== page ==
Norman Bluhm 1921 - 1999 American Abstract Expressionism/ New York School Painters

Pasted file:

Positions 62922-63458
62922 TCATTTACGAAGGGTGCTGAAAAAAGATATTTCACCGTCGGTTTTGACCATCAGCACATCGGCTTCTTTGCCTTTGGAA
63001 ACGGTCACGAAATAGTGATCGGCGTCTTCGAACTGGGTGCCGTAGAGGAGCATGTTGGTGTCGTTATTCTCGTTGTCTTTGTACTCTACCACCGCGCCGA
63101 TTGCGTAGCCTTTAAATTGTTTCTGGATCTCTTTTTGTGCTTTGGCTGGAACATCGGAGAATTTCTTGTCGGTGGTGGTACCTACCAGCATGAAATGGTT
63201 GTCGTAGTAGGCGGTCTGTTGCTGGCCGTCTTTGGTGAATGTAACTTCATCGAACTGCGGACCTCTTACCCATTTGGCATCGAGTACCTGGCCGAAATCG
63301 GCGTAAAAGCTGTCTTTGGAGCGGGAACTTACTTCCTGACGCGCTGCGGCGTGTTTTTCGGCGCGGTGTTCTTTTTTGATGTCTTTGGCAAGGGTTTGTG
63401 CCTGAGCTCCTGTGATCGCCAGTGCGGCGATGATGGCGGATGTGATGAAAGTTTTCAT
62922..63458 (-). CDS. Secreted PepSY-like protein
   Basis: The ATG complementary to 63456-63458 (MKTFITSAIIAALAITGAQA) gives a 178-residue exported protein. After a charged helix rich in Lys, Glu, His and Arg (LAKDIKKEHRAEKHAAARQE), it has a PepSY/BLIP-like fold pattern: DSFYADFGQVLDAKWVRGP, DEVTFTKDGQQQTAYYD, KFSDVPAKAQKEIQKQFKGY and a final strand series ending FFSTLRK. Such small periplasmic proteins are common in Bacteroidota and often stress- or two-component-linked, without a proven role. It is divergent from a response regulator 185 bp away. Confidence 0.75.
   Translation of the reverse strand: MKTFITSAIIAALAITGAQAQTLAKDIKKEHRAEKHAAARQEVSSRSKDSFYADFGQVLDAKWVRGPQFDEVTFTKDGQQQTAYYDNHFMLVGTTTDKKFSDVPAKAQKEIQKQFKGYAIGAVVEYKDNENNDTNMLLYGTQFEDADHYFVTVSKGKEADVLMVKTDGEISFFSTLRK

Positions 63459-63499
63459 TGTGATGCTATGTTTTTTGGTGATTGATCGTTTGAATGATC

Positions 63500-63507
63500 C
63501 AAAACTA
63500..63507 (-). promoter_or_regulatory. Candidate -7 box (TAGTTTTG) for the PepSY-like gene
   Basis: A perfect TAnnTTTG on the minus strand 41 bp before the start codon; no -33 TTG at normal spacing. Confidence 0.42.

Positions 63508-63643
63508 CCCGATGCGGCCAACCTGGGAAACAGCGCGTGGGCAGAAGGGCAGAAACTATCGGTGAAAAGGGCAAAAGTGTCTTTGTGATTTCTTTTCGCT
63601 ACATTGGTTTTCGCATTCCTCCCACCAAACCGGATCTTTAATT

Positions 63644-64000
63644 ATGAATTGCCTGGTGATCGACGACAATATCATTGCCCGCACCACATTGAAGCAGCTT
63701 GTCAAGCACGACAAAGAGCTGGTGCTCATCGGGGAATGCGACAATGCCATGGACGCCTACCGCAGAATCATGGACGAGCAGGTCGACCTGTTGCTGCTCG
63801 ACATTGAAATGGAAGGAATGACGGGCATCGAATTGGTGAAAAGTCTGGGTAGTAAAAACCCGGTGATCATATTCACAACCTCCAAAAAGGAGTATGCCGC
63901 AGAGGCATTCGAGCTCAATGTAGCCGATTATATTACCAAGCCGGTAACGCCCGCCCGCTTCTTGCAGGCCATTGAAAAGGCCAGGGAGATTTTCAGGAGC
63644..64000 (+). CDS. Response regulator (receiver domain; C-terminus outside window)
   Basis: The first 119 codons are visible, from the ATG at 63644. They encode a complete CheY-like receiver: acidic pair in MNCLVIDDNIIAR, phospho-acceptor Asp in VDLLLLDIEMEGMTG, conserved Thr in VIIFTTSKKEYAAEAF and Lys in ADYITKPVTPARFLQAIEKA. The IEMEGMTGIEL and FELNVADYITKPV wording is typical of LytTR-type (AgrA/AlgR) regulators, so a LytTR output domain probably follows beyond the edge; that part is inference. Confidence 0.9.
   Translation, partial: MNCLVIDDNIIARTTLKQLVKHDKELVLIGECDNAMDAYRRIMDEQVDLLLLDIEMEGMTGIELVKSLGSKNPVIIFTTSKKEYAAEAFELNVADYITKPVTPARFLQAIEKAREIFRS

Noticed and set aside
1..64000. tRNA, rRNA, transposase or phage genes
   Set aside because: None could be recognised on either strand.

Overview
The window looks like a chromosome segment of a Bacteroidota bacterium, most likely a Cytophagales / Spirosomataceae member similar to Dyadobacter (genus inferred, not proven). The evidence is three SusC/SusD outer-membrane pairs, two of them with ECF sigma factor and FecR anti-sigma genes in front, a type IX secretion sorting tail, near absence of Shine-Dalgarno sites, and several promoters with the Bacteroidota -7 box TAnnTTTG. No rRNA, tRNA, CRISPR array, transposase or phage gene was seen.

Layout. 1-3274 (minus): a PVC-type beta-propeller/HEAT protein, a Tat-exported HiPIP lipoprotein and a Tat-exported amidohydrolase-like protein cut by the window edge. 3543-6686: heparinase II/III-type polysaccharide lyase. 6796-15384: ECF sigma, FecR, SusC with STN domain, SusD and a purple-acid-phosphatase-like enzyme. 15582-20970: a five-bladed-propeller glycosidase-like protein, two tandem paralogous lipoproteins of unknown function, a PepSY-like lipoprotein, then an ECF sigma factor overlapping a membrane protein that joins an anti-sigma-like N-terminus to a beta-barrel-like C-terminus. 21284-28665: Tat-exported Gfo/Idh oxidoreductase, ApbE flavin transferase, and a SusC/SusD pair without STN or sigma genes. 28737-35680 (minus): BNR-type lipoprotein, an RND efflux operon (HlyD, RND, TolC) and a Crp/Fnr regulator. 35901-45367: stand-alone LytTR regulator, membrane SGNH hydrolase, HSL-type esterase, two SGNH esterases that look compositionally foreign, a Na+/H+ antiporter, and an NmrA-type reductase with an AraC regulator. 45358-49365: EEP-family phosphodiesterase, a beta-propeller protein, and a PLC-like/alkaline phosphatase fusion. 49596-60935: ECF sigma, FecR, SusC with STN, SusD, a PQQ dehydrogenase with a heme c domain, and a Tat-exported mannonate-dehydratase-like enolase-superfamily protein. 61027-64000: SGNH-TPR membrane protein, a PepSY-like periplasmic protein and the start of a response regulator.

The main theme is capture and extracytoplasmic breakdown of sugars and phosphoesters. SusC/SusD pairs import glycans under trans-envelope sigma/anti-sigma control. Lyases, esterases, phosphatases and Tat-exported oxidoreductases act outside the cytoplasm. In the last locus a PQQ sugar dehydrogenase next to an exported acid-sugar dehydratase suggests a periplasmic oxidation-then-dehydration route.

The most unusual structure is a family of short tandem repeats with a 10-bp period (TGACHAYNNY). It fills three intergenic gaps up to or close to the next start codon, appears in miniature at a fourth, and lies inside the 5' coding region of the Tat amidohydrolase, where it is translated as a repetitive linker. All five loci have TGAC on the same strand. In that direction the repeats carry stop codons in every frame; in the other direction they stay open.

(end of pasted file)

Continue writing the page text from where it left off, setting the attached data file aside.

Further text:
On returning to the United States after serving as a U.S. Army Air Force B-26 bomber pilot in World War II, Norman Bluhm abandoned his former ambitions in architecture for painting (prior to the war, Bluhm had studied at the Armour [Illinois] Institute of Technology, in Chicago, under Mies van der Rohe). By 1946 Bluhm found himself back in Europe, first for a year’s study at the Academy of Fine Art, in Florence, before he proceeded to Paris, where in 1947 he enrolled at the Académie de la Grande Chaumière and the École des Beaux-Arts. Staying on in Paris to 1956, Bluhm developed an expressionist and abstract approach to landscape painting that prepared him well for his return that same year to New York City, where he would slip rather effortlessly into the artistic circles of the flourishing New York School. Bluhm had missed the actual debut of Abstract Expressionism in New York in the early 1950s; nevertheless, fully at home in the new “action-based” aesthetic of painters like Franz Kline, Willem de Kooning, and Jackson Pollock, Bluhm was classed a “second generation” member, his work—along with that of Helen Frankenthaler, Morris Louis, Joan Mitchell, Robert Rauschenberg, and Mark Di Suvero—serving to expand and deepen Abstract Expressionism’s original, historic accomplishment. His first solo show was with Leo Castelli gallery in 1957 (he would show at Castelli again in 1960); that same year he bought property in East Hampton (others concurrently acquiring property in the region included Willem de Kooning and John Ferren). After being based in New York and the upstate town of Millbrook, Bluhm settled permanently in the 1980s in East Hampton—only at arm’s length, as it were, from the triumph in Manhattan of a Neo-Expressionist aesthetic. Bluhm’s own work of the period evidences a new sense of architectural order, a development that is attributable perhaps not only to his early studies in architecture, but in part to the East End’s historically uncluttered sight lines.